Reading & Teaching Esperanza

My daughter is reading Esperanza Rising by Pam Munoz Ryan in her 6th grade ELA class and since it’s been on my list of books to read for a couple of YEARS I decided to read it with her.  It is a story that draws readers in almost immediately, and one that many can identify with and that many of us can learn from.  I found the audiobook version on YouTube (see below) and plan on playing it for my younger daughter.

You can find numerous teaching resources online (here’s one from Scholastic) and it would be perfect for lessons in character, perseverance, historical fiction, immigration, the Great Depression, or Mexican culture.  I love that my daughter’s ELA teacher has parents bring in various food items that serve as chapter titles so students can try different foods.  (A more elaborate activity could be to have students/parents bring in food items for a fiesta like the one detailed in the book.  Guest speakers from the community can also be invited to talk about their immigration experience or any personal connections they might have to this time in history.)

Other topics mentioned in the book that can be further discussed

  • Class divides: Why does Esperanza say that in Mexico there’s a river between her and Miguel?  Does the same divide exist in the US?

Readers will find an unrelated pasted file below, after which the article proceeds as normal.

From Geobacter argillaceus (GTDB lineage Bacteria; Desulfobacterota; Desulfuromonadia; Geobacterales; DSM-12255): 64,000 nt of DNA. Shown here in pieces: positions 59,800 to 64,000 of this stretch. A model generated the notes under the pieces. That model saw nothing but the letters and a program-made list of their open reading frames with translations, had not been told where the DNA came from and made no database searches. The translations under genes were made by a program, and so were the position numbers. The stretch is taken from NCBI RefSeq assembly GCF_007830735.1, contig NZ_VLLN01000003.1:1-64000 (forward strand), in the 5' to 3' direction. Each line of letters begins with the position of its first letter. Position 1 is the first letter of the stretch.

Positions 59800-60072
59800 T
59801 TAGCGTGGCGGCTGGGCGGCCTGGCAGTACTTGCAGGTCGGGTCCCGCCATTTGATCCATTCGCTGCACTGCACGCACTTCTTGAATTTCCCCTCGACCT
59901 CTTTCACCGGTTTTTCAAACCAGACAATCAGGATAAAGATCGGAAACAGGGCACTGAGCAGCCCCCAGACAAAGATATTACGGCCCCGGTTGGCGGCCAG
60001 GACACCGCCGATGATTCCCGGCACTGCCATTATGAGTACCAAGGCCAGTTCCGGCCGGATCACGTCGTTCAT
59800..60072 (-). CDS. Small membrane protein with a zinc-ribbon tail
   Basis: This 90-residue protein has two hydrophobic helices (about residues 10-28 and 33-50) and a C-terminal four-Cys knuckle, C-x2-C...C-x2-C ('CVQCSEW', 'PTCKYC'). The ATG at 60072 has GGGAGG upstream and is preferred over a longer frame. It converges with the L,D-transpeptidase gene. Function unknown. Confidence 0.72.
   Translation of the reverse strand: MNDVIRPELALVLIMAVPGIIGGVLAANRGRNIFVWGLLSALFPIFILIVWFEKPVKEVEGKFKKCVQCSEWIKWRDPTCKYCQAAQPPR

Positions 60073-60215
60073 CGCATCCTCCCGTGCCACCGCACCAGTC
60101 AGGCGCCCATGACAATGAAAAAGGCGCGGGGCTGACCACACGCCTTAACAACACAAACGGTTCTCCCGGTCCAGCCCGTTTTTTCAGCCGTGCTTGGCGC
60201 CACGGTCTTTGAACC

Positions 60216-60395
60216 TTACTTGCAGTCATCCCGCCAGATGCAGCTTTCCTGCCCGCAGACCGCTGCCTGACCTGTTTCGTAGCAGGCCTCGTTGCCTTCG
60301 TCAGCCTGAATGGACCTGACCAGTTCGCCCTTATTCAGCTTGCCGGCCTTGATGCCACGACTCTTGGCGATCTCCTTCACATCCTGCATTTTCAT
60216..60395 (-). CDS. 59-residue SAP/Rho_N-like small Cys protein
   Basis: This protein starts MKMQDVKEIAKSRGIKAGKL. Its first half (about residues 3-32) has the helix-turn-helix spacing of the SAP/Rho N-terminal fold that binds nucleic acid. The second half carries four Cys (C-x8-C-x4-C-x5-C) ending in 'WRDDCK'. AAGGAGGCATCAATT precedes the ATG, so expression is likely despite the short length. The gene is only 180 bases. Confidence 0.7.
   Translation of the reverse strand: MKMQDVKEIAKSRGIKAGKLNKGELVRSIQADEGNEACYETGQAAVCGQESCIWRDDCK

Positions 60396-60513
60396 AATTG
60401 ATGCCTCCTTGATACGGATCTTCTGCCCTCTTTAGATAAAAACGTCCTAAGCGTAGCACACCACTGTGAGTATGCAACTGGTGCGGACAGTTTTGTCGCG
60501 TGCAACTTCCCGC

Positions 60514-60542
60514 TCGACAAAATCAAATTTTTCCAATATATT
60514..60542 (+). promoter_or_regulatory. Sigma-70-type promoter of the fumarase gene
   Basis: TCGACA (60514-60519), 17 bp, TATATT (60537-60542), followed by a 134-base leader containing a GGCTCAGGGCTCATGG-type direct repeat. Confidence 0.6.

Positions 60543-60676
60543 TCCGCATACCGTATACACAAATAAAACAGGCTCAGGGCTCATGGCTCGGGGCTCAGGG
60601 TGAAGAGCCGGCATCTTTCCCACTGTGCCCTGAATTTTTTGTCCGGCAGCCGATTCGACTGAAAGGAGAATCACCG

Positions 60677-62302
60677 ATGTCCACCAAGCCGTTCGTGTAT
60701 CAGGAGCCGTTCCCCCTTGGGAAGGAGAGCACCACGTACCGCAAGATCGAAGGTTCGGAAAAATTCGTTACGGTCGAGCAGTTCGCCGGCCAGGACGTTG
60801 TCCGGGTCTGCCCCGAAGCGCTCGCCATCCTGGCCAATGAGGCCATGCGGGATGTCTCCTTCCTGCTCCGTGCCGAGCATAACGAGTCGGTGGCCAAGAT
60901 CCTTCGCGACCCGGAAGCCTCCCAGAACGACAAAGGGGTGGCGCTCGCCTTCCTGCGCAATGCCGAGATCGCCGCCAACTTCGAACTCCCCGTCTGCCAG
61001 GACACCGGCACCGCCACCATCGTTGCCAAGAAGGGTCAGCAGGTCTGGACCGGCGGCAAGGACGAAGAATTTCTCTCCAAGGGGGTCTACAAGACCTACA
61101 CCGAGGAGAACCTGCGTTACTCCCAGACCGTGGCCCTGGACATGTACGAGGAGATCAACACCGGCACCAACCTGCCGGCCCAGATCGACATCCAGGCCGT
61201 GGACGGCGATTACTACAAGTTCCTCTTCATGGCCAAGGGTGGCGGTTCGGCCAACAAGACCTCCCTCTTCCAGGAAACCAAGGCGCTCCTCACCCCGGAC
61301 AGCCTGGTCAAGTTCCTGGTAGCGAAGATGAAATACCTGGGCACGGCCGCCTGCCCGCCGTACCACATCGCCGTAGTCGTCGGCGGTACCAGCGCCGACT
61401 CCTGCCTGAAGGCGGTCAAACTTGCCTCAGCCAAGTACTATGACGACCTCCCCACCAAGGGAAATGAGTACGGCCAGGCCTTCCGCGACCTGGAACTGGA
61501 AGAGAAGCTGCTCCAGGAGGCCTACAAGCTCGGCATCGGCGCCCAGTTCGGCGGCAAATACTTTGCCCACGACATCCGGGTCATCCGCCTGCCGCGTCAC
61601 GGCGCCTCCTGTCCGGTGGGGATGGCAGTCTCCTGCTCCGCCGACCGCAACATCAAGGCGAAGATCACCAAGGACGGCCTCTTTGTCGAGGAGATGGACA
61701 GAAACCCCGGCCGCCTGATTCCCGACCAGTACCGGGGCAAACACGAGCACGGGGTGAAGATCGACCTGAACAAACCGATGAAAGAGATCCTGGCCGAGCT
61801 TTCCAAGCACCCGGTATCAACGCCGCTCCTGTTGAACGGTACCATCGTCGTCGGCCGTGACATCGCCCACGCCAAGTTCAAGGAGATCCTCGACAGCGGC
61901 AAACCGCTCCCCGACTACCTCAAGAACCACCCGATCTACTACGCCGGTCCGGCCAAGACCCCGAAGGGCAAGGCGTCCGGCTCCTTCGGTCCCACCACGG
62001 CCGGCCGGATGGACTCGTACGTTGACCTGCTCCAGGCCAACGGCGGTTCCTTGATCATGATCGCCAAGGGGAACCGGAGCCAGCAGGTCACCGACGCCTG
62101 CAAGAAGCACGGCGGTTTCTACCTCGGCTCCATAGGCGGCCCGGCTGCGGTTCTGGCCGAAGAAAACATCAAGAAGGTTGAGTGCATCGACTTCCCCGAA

• Immigration, migrant workers
  • Working conditions for migrant workers: Why do workers strike? What are pros and cons of striking?
  • Segregation
  • Dust storms
  • Discussion of various symbols in the book — the mountains and valleys in the blanket Esperanza is crocheting, the meaning behind her name, etc.
  • Other books about characters that had to persevere through difficult circumstances… For example, read Listening for Lions (Gloria Whelan) or The Higher Power of Lucky (Susan Patron) and discuss similarities and differences between the stories and characters.

Evaluation Plan

As a requirement for the practicum, I am supposed to work with a supervising librarian to come up with a plan to meet one of the standards that she has to meet during her yearly evaluation.  Here’s something I developed based on Rochester Community School’s teacher evaluation guidelines.

https://docs.google.com/document/d/1v3I6apzHCfZnAUthMMLaXVC23Ps3J_Gpzr7yCFhU1lo/edit?usp=sharing